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Brad Brownell on being a #GirlDad: "They're special"

February 2, 2020

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The tragic passing of Kobe Bryant and his daughter, Gianna, shook not only the sports world to its core, but the entire world as we know it.

It’s been one week since the nightmare of that helicopter crash in Calabasas ensued. Since, people around the world went through the grieving process and mourned a sports hero beloved by millions, a promising future superstar, and other lives who were lost that Sunday morning.

Many have honored the legacy that Kobe left behind throughout the week. There have been murals painted, old stories re-told, and 24-second shot clock violations galore across all levels of basketball.

Perhaps one of the most moving tributes this observer saw over the course of the week was ESPN’s Elle Duncan’s anecdote of the one time she met Kobe and spent a mere 30 minutes with him while she was eight months pregnant. The minute-and-a-half video went viral across all social media, and if you have not seen it yet, I’d check it out right now only if you have no problem tearing up.

As a result of the video, #GirlDad started trending. Fathers everywhere who have a daughter - or four - started flooding social media timelines with pictures of their families.

Clemson head basketball coach Brad Brownell was one of them.

His two daughters, Abby and Kate, are students at Clemson. At his media availability previewing the Tigers’ game against Wake Forest, Clemson Sports Talk’s Sophia Radebaugh asked Brownell what it is like to be “girl dad.”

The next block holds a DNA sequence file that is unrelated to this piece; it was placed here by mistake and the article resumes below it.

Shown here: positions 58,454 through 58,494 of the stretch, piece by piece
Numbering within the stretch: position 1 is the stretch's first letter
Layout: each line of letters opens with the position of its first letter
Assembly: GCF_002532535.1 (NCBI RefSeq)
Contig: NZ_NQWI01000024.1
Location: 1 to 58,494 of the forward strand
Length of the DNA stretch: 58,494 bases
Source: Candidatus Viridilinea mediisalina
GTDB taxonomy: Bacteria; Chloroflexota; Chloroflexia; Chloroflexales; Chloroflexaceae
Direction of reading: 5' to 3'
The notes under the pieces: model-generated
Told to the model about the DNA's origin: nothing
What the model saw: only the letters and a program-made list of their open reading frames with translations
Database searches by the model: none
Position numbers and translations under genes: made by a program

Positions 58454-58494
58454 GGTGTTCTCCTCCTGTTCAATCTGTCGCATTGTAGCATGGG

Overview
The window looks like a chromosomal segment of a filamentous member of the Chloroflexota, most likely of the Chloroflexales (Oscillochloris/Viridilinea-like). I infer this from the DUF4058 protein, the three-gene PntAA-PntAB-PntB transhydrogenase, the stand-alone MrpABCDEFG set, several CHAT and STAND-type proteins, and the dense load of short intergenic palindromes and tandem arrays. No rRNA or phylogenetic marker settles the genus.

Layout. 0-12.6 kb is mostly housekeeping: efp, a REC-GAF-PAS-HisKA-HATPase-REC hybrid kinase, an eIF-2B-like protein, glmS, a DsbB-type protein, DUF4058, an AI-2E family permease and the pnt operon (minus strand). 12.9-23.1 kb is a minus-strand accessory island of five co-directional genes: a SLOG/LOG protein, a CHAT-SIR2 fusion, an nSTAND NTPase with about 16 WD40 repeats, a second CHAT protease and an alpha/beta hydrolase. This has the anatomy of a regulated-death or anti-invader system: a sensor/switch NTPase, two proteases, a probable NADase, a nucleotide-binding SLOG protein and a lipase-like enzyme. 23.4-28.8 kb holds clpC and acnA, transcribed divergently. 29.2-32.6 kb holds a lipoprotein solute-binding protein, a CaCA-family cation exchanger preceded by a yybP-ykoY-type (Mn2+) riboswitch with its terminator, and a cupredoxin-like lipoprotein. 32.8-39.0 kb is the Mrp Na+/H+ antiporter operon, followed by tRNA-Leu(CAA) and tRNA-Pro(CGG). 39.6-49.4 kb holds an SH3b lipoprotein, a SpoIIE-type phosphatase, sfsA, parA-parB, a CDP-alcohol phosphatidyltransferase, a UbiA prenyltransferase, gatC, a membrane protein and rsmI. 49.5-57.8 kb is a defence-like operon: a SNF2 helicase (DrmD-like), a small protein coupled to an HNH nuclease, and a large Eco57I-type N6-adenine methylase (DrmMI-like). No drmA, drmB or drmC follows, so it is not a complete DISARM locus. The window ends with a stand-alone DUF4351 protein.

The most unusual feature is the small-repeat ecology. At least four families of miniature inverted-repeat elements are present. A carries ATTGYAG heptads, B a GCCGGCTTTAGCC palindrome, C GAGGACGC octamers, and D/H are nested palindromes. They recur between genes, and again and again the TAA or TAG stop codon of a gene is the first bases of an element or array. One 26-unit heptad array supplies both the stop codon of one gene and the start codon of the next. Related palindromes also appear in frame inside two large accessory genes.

“You know what? Having girls is awesome,” Brownell said as a grin ran across his face. “They’re special and you want to protect them all the time. I don’t have a son, so I don’t know what that’s like. I’d probably treat him a little bit differently, be a little tougher on him. But you know what? They’re special. They’re special to me and are incredibly supportive and I’m trying to reciprocate as best as I can as a good dad. 

Brownell isn’t the only notable coach at Clemson who has daughters and keeps them close.

Clemson baseball coach Monte Lee has four daughters, Madie, Shelby, Blaire, and Alexa. Clemson football’s defensive coordinator Brent Venables may seem like the most intense person you have ever come across, but when he is around his daughters, Laney and Addie, he melts.

“You know what? Having girls is awesome,” Brownell said as a grin ran across his face. “They’re special and you want to protect them all the time.”

“I really try to make time. It’s been an incredible blessing that they’ve come to Clemson, and they are still around,” Brownell continued. “They come by the office every once in a while so their dad can take them to lunch. It’s not something that I am not aware of or don’t appreciate. I’m incredibly blessed to have them and my wife in my life and I realize that every day.”

As far as basketball goes, Clemson seemed to have turned things around after a rocky December where it went 1-5. In the month of January, Clemson went 5-2, didn’t lose a home game, and defeated three Hall-of-Fame coaches in the process.